But as for the garden thing...I don't know how successful that would be for the average Seychellois. Mainly because anyone cultivating fruits & vegetables will have robbers in their backyards in no time (through personal experience). These robbers come by during odd hours, and if you've got anything more than fruits and vegetables lying around, they'll take 'em all.

  7. eastcoastlife, nicole, artbeat - we're obviously all in the same boat in this world...

    RichA - Apricots? Forgotten what they are, it's been so long... I love 'em!

    Rawpinions - You've got a point. Even fruit and veg get stolen. I recently caught a guy in my mango tree... And then he has the cheek to show up the next week trying to sell me fruit. From whose garden I wonder...

  8. That was a very interesting post. I like knowing what is going on in very different parts of the world. Your plight with the lack of produce and the basics of living, and the very high price, is a shame. I was going to suggest that maybe you grow your own, but I see you have already researched it. Even with "black thumbs" perhaps you could do it. It sounds like that company has it all figured out for you. And I bet things would grow like crazy in your climate.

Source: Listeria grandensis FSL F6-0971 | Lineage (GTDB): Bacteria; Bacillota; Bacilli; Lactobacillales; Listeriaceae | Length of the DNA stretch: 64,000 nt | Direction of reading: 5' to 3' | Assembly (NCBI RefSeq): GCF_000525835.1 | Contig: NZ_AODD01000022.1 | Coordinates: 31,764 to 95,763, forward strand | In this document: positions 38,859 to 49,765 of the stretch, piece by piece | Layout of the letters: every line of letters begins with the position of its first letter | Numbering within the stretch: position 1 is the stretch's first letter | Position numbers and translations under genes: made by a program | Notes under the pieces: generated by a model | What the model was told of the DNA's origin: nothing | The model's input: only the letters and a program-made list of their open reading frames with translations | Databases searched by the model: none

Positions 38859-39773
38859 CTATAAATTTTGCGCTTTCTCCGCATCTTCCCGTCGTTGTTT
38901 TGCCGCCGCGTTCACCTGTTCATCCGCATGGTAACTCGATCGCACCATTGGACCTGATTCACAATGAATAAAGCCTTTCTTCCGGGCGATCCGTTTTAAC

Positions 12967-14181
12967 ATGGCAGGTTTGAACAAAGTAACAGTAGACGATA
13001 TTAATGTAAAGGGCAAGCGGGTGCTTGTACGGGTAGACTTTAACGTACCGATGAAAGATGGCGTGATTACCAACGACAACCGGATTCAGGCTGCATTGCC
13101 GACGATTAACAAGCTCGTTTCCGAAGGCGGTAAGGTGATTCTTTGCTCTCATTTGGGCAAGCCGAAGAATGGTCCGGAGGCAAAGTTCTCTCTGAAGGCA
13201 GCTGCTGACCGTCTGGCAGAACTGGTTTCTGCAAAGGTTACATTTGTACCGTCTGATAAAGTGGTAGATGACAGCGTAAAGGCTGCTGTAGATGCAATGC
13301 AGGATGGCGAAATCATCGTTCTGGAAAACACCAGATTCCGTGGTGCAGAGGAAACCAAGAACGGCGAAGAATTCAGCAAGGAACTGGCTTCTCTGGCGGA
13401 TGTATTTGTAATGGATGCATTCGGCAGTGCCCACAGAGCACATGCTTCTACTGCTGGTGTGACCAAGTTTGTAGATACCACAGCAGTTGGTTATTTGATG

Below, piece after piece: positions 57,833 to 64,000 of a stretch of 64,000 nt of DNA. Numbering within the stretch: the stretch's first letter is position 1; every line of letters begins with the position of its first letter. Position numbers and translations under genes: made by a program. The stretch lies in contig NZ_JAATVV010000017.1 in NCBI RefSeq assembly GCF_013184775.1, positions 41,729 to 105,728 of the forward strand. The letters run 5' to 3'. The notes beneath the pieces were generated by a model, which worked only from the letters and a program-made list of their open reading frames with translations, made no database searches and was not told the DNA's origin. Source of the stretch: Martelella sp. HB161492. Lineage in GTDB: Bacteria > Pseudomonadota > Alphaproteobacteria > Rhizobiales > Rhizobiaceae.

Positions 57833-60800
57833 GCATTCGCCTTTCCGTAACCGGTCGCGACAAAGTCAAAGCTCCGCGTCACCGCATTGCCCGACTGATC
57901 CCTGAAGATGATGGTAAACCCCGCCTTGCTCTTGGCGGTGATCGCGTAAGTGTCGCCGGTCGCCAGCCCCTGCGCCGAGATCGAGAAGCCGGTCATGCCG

Someone should try to start a little import business. Maybe you, and teach your daughter!

  9. Fred,

    I intend to have a little vegetable patch, black thumbs or no, as soon as I have some long term accommodation (I've been moving every few months for the last two years.)

    There are actually quite a few importers on the island already. Many gave up earlier this year, though, due to the lack of availability of foreign exchange. It's currently difficult to get even on the black market. And nobody abroad (not even Swiss banks) wants Seychelles Rupees.

    Still, the scenery is spectacular...

  10. pawpinions is right about how spoiled seychellois are and the theives who steal your fruits and try to sell it back to you, bloody lazy idiots!!! and for the record seychelles has never had a food crisis, NEVER!!! i havent EVER seen a small country with so many fat people...

    People go to supasave which is one of the most expensive outlets in seychelles and come out with a lot of bags of different useless food stuff, and yet they say seychellois are poor(AS F***KING IF!!!) AND THERE IS NO FOOD?!?!?!
    WHAT A BUNCH OF OLD SH*T... I mean seriousy how pathetic can some people be? really?



Twitter Delicious Facebook Digg Stumbleupon Favorites More